And there the trail went dead. Boston Observed is a reader made up mostly of a lot of quotations about Boston from across the centuries, Seaburg noted the sources of those long quotations reasonably well—but not the shorter quotations in his introductory essays. And that’s where the sentences in question appeared.

Seaburg credited certain comments on the 1760 fire to a man he called “Samuel Savage.” He also wrote that the fire had started in “the Brazen Head tavern on King Street.” This whole series of postings started simply because I wanted to correct the misunderstanding (which goes back to a town publication in the late 1800s) that the Sign of the Brazen Head was a tavern rather than a hardware shop. Also, that shop was on Cornhill, not King Street. So I wasn’t completely confident about Seaburg’s quoting.

I made a self-educated guess that “Samuel Savage” was Samuel Phillips Savage (1718-1797, shown above), a Boston merchant and town official in the early 1760s who then moved out to Weston. He came back to chair some of the big public meetings in Old South during the tea crisis. Some of the letters Savage received from his old colleagues and neighbors are valuable sources about what was going on in the big town during the pre-Revolutionary turmoil.

The Massachusetts Historical Society holds Samuel Phillips Savage Papers. In fact, it holds four series of S. P. Savage Papers, apparently because descendants have donated those documents in batches. Unfortunately, the M.H.S. doesn’t have a finding aid for that collection, which would make it easier to look for a particular document, or at all documents from the spring of 1760. Instead, each series has its own chronological sequence.

M.H.S. reference librarian Anna Clutterbuck-Cook helped me understand those nuances of the S. P. Savage Paperses. She also suggested it was worth looking in the Catalogue of Manuscripts of the Massachusetts Historical Society, a nine-volume reference printed in 1969 (with a supplement in 1980). Since Seaburg wrote in 1970, I could probably ignore manuscripts acquired after then.

And that worked! One of the items listed in the printed manuscript catalog was S. P. Savage II’s 3 Apr 1760 “Letter to [unknown] about fire in Boston.” That told me which series of Savage Papers to request in the reading room.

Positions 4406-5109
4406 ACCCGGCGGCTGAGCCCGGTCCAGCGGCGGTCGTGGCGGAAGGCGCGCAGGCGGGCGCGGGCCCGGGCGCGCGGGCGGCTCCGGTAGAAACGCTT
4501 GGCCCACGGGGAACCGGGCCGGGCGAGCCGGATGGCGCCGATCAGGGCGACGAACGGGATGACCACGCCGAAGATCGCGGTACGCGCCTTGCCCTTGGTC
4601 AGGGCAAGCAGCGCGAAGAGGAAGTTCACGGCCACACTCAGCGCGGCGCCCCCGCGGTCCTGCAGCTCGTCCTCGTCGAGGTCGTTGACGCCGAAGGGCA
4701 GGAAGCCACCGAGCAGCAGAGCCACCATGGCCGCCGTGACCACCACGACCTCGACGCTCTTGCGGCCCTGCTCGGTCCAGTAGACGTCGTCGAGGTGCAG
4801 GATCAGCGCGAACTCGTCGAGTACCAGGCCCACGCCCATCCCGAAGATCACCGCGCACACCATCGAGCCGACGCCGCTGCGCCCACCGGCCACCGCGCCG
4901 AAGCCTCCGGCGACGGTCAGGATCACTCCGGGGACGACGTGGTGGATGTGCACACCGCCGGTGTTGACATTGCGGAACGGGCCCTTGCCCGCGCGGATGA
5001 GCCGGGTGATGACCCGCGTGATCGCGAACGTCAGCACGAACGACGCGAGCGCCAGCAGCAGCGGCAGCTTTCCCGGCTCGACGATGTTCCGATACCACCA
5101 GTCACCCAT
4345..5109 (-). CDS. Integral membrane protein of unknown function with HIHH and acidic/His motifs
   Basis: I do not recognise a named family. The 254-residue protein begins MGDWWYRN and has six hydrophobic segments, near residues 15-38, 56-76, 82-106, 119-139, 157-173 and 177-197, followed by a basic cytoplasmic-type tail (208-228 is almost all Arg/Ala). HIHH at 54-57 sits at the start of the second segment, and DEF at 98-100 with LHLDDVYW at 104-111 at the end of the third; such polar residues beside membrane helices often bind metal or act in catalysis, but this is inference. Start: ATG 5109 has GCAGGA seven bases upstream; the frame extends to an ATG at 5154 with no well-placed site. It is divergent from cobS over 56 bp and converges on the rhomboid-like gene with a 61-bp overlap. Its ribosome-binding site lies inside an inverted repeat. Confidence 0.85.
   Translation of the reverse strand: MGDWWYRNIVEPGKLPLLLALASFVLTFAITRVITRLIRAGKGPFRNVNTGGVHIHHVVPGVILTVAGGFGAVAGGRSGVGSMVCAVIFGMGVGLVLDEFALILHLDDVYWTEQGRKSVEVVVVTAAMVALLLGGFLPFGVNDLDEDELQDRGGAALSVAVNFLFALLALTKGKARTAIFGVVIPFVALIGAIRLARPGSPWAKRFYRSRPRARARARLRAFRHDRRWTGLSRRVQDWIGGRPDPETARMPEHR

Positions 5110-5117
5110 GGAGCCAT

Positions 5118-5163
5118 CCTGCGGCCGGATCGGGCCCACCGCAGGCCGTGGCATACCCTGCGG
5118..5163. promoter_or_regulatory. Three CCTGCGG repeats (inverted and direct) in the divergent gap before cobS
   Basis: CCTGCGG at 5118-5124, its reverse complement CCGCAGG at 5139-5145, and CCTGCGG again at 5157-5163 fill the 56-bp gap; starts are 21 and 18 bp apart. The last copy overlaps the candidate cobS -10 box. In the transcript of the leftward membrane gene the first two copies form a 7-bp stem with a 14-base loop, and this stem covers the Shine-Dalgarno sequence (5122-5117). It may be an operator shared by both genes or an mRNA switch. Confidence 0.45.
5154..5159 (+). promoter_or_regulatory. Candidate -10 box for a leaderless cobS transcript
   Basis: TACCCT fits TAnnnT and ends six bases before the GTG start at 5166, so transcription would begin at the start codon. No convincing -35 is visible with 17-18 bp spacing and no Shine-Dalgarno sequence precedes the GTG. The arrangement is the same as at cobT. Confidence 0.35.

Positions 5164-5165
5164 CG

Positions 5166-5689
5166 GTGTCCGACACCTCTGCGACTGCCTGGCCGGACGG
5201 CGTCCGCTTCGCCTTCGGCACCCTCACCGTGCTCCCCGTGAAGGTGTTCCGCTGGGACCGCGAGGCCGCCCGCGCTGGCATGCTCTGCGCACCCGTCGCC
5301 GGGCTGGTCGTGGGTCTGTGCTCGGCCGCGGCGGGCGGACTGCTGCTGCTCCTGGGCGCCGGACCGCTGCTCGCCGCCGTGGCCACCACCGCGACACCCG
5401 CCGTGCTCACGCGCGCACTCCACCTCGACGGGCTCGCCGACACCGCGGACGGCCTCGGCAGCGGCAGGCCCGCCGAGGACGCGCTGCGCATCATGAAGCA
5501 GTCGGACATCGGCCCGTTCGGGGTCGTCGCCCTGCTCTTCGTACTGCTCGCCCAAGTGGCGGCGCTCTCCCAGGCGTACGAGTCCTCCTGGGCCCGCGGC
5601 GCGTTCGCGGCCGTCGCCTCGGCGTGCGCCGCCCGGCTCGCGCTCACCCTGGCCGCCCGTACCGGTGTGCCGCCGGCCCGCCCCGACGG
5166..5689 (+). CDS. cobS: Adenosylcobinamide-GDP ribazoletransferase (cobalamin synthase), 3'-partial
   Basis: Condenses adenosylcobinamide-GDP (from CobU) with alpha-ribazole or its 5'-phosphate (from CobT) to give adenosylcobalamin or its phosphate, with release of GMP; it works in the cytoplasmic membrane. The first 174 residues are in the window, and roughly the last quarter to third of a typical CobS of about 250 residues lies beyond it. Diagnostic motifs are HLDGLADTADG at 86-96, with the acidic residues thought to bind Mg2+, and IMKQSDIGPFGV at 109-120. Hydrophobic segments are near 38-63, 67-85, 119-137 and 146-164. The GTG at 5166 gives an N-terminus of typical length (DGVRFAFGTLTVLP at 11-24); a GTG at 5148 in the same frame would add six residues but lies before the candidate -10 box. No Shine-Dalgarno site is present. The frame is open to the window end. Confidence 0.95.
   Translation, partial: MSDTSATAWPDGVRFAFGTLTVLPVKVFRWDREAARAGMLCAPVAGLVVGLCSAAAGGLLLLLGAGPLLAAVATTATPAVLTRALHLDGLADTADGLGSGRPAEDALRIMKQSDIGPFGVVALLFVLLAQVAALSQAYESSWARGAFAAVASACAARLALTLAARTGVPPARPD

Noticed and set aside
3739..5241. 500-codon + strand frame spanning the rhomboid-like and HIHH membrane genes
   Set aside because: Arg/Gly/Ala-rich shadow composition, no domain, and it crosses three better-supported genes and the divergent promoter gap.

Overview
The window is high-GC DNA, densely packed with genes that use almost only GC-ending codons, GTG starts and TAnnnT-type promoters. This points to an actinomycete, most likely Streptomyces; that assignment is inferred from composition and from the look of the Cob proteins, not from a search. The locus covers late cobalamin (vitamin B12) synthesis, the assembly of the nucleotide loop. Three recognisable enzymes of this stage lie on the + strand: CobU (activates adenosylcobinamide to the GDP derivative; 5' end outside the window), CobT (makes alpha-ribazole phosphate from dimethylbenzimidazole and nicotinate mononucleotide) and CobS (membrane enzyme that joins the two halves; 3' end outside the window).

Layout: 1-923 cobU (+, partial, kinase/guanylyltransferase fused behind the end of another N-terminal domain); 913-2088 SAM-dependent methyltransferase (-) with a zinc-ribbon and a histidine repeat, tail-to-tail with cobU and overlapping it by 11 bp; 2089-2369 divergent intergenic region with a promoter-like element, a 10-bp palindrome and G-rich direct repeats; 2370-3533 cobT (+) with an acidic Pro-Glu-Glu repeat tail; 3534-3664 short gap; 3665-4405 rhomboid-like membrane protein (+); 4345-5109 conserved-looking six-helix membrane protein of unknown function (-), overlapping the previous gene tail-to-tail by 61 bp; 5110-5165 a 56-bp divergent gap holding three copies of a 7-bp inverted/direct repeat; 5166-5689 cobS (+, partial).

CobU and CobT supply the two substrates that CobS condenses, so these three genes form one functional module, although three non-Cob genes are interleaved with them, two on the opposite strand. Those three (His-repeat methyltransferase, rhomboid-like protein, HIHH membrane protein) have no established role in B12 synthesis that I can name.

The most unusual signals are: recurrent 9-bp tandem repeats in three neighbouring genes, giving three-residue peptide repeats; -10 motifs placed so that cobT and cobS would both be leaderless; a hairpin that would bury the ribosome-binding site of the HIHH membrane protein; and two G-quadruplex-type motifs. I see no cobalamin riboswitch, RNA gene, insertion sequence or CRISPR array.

(The manuscript catalogue described another letter in that series this way: “Letter to Mr. Joslyn about young Savage’s conduct,” dated 5 Feb 1756. So of course I made a note to look at that, too. Just a taste: “…it seems a little Strange if they are married, they should be ashamd or afraid to say by whom . . . you have the facts as to his Conduct with Bety Wyre and his Child, whose Care is peculiar and really calls for Pitty—I wish that young Creature may be the only One he has ruined—I should be glad if you would inform me, if Mary Sharrad (for Mary Savage I really believe is not her name), is brought to bed…” Savage conduct indeed.)

TOMORROW: Samuel Phillips Savage at the Great Boston Fire.

Wednesday, March 20, 2019

Another Mystery of Nero Faneuil

The likelihood that George Washington’s cook Hercules took his first owner’s surname and went by Hercules Posey in New York brought back thoughts about how another black man might have negotiated slavery and freedom in the early republic.

Last month I highlighted the name of “Nero Funels” on a 1777 Massachusetts anti-slavery petition. I posited that this was a phonetic spelling of Faneuil, and that the same man as Nero Faneuil was involved in two Boston burglaries in 1784.

One of the witnesses in those trials was Nero Faneuil’s wife Flora. Two other witnesses were surnamed Hitchborn (or a variation on that name):

  • Prince Hitchborn, almost certainly given that first name as an enslaved child, was at Nero and Flora Faneuil’s house in November 1784.